Are there any interesting true stories of duelling you’re familiar with? Or knowledge of the history of them to a greater degree. Any reason why they have disappeared – just a greater police presence? more attention to the correct ways of ensuring justice? too easy to be caught and punished? a change in cultural attitudes?


Why won't this let me have it all the same size, even when I use the font change icon and try several times? Argggg. You'll have to get your magnifying glasses out.


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Meles meles
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PostSubject: Re: Duels and fencing   Thu 05 Sep 2013, 07:41

Caro wrote:


Fencing schools were forbidden in the City of London. "As fools who delight in mischief do learn to fence with buckler and thereby are encouraged in their follies, it is provided that none shall keep school for nor teach the art of fence under pain of imprisonment for forty days."

Nothing to do with fencing per se, but it's interesting that the punishment was 40 days in prison - when was that I wonder? Prior to the 19th century a prison sentence was very rare as a punishment. Prison was where one was held pending trial or when awaiting punishment, whether corporal or capital. The only common prisons were debtors' prisons where you were held indefinitely, unable to work, while you tried desparately to get friends, relatives or business colleagues to pay the creditors or one's judicial fine. Which was another reason why fines were generally limited to fairly small sums and any serious crimes were punished soon after sentencing by the confiscation of goods or property, the stocks, the pillory, whipping, branding, mutilation or execution. Although brutal I would have thought the loss of one's sword hand would have been a more effective punishment for those caught teaching fencing ... hence again I suppose those names 'Handless' and 'Onhond' for famous fencing masters.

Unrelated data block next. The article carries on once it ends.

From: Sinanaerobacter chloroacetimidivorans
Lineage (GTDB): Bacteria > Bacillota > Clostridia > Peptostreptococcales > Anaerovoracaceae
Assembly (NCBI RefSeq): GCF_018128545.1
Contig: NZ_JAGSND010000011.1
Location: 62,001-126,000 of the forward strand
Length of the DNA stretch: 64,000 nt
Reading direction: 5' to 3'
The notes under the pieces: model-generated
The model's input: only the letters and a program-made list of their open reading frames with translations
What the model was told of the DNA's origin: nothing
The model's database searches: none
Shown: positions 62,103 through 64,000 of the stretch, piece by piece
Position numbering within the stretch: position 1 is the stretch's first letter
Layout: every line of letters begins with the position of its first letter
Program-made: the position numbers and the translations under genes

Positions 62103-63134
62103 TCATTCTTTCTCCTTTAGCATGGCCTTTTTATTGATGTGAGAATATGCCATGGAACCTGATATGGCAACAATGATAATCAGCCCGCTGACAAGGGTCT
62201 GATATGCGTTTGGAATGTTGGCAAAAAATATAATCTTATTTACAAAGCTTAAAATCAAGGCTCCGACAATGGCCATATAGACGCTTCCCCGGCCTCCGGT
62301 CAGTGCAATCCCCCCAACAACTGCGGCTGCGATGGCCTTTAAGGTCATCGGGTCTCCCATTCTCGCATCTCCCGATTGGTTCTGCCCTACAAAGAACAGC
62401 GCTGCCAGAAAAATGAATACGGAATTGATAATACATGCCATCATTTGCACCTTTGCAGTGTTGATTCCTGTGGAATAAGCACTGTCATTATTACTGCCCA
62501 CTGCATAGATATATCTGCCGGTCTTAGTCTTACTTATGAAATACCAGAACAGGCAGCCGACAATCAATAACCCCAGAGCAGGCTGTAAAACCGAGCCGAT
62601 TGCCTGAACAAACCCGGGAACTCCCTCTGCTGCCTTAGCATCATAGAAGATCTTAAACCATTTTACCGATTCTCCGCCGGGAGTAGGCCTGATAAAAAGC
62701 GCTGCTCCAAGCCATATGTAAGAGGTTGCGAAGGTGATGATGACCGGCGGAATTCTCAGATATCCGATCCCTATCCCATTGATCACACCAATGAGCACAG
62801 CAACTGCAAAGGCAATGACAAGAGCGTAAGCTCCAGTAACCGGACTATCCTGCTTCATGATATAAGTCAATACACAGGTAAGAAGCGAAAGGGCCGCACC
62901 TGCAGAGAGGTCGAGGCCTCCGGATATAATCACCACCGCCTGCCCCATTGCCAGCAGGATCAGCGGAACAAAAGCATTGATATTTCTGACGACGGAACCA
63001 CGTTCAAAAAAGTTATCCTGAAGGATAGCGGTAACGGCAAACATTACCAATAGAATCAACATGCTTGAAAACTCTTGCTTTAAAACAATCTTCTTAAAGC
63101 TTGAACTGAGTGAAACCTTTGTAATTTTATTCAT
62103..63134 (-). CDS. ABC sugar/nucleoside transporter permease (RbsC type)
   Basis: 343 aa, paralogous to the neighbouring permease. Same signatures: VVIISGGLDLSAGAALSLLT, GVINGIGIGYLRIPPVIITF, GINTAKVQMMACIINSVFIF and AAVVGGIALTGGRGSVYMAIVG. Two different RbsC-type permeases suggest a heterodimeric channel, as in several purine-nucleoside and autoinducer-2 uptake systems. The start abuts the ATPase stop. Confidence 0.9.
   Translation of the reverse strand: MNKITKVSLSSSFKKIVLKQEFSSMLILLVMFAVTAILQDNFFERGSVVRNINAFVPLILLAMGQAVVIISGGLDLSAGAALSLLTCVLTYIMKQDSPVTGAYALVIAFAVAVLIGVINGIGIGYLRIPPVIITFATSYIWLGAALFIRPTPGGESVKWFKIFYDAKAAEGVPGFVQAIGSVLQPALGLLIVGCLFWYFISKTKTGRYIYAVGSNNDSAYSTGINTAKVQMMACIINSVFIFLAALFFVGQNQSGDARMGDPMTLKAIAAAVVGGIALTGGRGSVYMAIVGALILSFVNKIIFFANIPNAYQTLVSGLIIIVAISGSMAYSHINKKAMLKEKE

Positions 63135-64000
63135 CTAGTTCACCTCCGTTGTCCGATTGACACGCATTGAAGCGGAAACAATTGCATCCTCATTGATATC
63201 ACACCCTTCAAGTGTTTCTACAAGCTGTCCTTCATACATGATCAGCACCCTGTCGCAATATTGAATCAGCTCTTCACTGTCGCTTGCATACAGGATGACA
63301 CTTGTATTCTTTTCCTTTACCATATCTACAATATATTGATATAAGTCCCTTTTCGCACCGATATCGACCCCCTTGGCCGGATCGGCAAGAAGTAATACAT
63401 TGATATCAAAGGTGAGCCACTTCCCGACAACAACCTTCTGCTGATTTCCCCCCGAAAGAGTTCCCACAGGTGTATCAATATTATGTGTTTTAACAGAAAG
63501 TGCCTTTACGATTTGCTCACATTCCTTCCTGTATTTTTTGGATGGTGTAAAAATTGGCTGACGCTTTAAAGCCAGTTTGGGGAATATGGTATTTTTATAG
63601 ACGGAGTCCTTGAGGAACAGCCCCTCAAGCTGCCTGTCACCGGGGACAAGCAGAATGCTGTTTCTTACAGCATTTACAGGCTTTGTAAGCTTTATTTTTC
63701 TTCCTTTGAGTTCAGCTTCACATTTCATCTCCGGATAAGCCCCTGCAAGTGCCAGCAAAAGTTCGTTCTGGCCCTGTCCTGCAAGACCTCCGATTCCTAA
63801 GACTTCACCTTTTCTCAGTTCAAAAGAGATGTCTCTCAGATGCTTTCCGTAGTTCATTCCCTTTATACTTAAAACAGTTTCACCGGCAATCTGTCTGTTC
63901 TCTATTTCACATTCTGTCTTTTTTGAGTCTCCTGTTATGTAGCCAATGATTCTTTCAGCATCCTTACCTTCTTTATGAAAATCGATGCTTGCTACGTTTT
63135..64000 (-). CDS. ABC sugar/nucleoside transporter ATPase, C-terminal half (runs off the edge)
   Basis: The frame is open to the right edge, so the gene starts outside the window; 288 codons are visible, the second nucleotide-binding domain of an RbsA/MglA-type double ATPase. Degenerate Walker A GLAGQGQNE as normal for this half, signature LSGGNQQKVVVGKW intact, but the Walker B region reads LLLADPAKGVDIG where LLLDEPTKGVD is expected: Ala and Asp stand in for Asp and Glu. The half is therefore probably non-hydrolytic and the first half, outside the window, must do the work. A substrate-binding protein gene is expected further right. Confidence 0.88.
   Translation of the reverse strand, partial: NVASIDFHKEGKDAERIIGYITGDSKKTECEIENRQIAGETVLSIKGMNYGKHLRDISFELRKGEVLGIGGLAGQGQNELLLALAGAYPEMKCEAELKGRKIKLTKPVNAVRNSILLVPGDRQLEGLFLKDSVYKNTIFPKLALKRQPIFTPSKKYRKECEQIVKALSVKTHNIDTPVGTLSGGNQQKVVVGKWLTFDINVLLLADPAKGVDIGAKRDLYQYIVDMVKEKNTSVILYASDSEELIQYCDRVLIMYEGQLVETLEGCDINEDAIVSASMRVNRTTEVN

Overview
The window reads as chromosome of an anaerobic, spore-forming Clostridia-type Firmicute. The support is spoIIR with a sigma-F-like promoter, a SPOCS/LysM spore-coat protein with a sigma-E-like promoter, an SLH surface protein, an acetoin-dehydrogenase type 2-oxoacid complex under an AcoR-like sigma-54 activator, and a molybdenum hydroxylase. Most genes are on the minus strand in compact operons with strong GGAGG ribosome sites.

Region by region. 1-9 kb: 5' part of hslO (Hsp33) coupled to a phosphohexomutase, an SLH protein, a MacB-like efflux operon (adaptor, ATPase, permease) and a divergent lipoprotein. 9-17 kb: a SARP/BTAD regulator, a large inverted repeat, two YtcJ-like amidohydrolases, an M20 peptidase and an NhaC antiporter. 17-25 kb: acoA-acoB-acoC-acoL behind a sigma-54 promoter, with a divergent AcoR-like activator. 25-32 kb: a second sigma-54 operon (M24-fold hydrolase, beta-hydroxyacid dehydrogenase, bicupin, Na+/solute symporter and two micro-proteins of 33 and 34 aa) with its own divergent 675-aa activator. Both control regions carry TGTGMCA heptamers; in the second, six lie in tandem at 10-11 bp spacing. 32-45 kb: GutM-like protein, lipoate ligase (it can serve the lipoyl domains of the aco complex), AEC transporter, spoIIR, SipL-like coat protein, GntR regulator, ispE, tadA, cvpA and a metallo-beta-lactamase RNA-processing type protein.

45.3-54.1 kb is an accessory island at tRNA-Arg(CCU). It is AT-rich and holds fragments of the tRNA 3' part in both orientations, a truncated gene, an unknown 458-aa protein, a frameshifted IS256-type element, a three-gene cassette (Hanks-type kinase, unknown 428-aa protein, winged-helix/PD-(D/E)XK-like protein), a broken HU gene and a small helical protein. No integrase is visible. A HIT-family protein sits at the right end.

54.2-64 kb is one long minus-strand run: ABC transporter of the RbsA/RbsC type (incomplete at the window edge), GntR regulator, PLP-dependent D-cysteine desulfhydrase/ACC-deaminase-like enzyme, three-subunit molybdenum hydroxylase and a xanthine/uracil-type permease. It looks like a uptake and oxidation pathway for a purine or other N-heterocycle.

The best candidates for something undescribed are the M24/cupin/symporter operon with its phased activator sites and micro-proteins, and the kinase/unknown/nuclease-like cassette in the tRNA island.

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PostSubject: Re: Duels and fencing   Thu 05 Sep 2013, 08:17

I thought this, the final duel between the valiant Scot/Celt (Liam Neeson) and the beastly-horrid Englishman (a brilliant Tim Roth) was superb. It's from the 1995 film of Rob Roy. I know nothing about fighting and swords, but it all looks pretty authentic. (?)

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PostSubject: Re: Duels and fencing   Thu 05 Sep 2013, 08:38

As to why duelling died out I think in western Europe a lot has to do with the fact that duels were most common amongst the nobility and the military. This was certainly so in Prussia/Germany. Hence duelling was increasingly frowned upon by the government and higher ranks as causing excessive waste of highly trained army officers in which the state had made considerable financial investment, as well as causing problems of leadership and discipline.

That said I see that the last known duel in France was fought as recently as 1967 when Gaston Defferre insulted* René Ribière in the French parliament and was subsequently challenged to a duel fought with swords. René Ribière lost the duel having been wounded twice, although his wounds were relatively minor.


* I wonder what M. Defferre said, that M. Ribière took such objection too that he felt compelled to challenge his fellow MP to duel.

EDIT : Got it!

It was during an impassioned debate on April 20 1967 in the Chambre of Deputies. Deffere, then mayor of Marseille and president of the Socialist Group, shouted out to Ribière, a Gaullist, who was holding forth at considerable length,  "Taisez-vous, abruti" - "Shut up you moron!". Shortly after, in an ante room to the Chamber,  Ribière accosted Deffere and insisted he publicly apologise. Deffere refused, so Ribière, in front of witnesses promptly challenged him to a duel, "par le fer", - by iron, ie with swords ... because he thought Deffere might be a good shot with a pistol and also a duel with pistols could well be tragically final for one of them and he wasn't prepared to go that far in defence of his honour.

The duel took place the following day in the grounds of a private residence in Neuilly-sur-Seine, and was refereed by the Gaullist deputy, Jean de Lipkowski:




Last edited by Meles meles on Thu 05 Sep 2013, 11:43; edited 1 time in total
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PostSubject: Re: Duels and fencing   Thu 05 Sep 2013, 10:51